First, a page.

When you call 911, you expect to get help immediately.
An exclusive 5 On Your Side Investigation uncovered new information about the chronic failures of Cleveland’s 911 system.
For months, we’ve reported on dangerous delays, including problems connecting emergency calls Friday morning.
The pervasive problems have led emergency dispatchers to speak out about their concerns for public safety.
911 System Breakdowns
Cleveland’s emergency dispatchers asked their attorney, Keith Wolgamuth, to talk with 5 On Your Side Investigators.
Dispatchers told us they feared speaking with us on-camera could cost them their jobs.
When 5 On Your Side Investigator Sarah Buduson asked if the system was broken, Wolgamuth replied, “I think pieces of it are, for sure.”
5 On Your Side investigators found dispatchers have been sounding the alarm about 911 malfunctions for months.
Records we obtained show 27 reports of problems with the city’s 911 phone system since Oct. 1, 2015.
The reports detailed how 911 callers were placed “on hold”, lost, and said the system malfunctions where there is “heavy volume.”
The reports we obtained do not include problems that occurred on May 16, when 911 calls about a high-rise fire went unanswered or malfunctions that occurred early Friday morning.
“It's an unacceptable rate,” said Wolgamuth.
Wolgamuth said so many 911 calls go unanswered, dispatchers are now routinely required to work overtime to call back missed emergency calls.
Dispatchers are also concerned about the safety of Cleveland’s patrol officers.
Wolgamuth said the computers used by dispatchers to send critical data to officers freeze at least three times a week.
One concerned dispatcher showed 5 On Your Side Investigators video they recorded of their computer screen going blank while they were handling emergency calls.
An “Antiquated” System
Cleveland’s patrol officers are also concerned about the state of the Division of Police’s computers.
In a letter sent to 5 On Your Side Investigator Sarah Buduson, a Cleveland patrol officer called the computer system used in the city’s patrol cars “antiquated.”
The officer said it keeps officers from patrolling the streets and delays the apprehension of dangerous criminals.
Here’s why: Officers cannot send reports from the computers in their cars.
Instead, officers must return to their district headquarters and manually type up their reports.
Even from their office, the reports can’t be sent electronically to their records system.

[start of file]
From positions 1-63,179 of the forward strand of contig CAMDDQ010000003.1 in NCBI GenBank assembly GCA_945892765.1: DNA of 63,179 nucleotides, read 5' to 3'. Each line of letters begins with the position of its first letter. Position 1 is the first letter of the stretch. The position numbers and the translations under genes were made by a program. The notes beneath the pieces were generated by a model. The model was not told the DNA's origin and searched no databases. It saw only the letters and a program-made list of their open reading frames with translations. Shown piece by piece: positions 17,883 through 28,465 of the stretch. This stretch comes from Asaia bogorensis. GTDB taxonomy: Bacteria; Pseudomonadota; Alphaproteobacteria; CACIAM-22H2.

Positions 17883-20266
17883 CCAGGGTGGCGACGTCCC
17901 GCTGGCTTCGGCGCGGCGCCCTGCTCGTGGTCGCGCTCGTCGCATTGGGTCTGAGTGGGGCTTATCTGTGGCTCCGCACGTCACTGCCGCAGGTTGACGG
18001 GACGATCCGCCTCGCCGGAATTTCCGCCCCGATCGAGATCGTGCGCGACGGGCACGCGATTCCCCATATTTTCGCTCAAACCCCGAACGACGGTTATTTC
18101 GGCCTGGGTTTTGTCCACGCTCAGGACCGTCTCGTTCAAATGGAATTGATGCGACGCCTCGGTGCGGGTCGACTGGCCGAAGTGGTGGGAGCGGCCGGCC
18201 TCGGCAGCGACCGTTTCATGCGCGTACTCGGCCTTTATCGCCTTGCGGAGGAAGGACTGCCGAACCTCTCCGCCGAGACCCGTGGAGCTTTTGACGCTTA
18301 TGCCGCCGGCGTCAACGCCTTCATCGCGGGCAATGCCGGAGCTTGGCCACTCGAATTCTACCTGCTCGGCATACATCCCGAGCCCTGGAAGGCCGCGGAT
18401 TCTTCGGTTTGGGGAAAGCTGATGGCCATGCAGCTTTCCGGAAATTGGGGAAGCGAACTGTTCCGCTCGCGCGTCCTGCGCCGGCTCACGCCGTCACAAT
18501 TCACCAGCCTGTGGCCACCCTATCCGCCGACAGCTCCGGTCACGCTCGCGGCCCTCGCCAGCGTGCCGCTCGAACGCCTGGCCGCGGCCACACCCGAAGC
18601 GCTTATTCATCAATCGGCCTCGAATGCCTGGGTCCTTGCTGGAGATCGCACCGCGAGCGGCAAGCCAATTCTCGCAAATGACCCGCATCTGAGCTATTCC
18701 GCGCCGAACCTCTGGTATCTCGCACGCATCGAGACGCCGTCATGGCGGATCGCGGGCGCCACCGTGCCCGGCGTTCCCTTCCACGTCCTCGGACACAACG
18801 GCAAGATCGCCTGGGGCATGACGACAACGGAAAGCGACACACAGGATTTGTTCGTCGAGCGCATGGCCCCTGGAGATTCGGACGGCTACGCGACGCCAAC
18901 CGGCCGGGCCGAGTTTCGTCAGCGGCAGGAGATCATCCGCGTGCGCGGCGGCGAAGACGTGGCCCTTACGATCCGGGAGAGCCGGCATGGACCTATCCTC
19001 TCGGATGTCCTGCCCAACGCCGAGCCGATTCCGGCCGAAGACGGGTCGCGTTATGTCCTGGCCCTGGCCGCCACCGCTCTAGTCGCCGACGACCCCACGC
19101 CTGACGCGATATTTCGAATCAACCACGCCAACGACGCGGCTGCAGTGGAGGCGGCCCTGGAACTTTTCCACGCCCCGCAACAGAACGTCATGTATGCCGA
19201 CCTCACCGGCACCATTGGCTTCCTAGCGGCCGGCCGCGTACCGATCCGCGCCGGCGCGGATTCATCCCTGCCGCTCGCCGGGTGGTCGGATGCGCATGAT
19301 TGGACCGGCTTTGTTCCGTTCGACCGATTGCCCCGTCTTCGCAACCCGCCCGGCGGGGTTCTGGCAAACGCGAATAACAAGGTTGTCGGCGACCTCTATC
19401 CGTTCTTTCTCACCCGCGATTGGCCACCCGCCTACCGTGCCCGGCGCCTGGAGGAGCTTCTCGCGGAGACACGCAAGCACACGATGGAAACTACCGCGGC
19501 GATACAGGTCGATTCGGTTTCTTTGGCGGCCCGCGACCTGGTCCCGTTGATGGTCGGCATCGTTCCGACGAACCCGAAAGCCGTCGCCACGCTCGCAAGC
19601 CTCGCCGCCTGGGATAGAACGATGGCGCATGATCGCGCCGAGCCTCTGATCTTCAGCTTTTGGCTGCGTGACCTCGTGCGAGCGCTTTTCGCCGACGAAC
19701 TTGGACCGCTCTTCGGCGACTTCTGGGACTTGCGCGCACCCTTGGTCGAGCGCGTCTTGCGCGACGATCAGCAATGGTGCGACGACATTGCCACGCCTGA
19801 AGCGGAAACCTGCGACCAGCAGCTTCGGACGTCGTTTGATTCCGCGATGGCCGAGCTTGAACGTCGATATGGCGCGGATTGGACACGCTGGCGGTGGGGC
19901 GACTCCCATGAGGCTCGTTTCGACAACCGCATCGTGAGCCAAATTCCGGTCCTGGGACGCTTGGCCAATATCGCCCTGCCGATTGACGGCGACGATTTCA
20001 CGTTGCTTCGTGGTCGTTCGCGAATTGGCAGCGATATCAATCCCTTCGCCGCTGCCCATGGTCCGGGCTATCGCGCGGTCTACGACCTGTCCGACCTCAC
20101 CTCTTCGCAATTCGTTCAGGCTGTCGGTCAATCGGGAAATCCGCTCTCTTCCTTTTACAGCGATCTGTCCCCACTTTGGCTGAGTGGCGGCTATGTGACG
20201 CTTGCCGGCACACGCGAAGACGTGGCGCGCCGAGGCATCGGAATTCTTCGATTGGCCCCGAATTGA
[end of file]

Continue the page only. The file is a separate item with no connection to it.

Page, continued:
The Division of Police still uses fax machines to send reports to a location where a police employee manually enters the information into the city’s records system.
The officer said the process can take hours, even days.
He said the system puts everyone’s safety at risk by leaving officers in the dark about suspects on the loose.
In an interview with 5 On Your Side Investigator Sarah Buduson, Timothy Hennessy, Assistant Director – Facilities and Police, acknowledged there have been problems.
“We have had some hiccups,” he said.
“I don't think any system is perfect,” he said.
However, Hennessy downplayed the severity of the problems.
“I think when you really study the log there's not that many problems that often,” he said.
“We're working on it. And I think we catch, we do get most of the calls,” he said.
He said the city is “constantly” in contact with Emergency CalWORKs, the company that provides the city’s 911 call taking software.
Motorola Solutions Responds
Emergency CallWorks is owned by Motorola Solutions.
Kevin Hegarty, Manager, North America Communications and Media Relations, Motorola Solutions, sent 5 On Your Side Investigators the following statement:
“Motorola Solutions is working closely with Cuyahoga County to quickly resolve reported 9-1-1 call taking issues impacting Cleveland public safety dispatchers. Call taking issues reported to Motorola Solutions are being addressed. Motorola Solutions remains committed to providing a mission-critical 9-1-1 solution designed to help keep both citizens and first responders safe.”
Fixes For the Future?
In March, Cleveland City Council approved a $2.4 million upgrade to the city’s CAD software as well as software to enable Cleveland officers to file reports from their vehicles.
However, the upgrades won’t be put in place until after the Republican National Convention.
A Mother’s Questions Unanswered
“I think it's sad on the city's behalf that they wouldn't even reach out and say something,” said Sonia Harris.
On Nov. 4, 2015, her son, Deonte, was shot on West 82nd Street and Neville Avenue.
After 5 On Your Side Investigators uncovered 911 dispatchers failed to answer calls for up to four minutes, Cleveland’s Department of Public Safety promised to investigate what went wrong.
During the calls, CECOMS dispatchers can be heard expressing frustration over Cleveland's failure to answer the calls.
"I mean, oh my God, come on Cleveland!" said a CECOMS dispatcher.
"Hello Cleveland? Cleveland! Three minutes and 38 seconds and then they hung up on me," she said.
Harris was later pronounced dead at Metro Health Medical Center.
Harris said no one from the City of Cleveland has ever called to apologize or explain the delays.
“Take some type of responsibility in it,” she said.
Hennessy said he we would look into the incident and find out why no one contacted Harris.
She said she wonders every day if her son would still be alive if help had arrived as it should have.
“He was only 24 and his life is gone,” she said.
“There was a big possibility he still could have been here . . . there was still a chance. A chance that he was robbed of,” she said.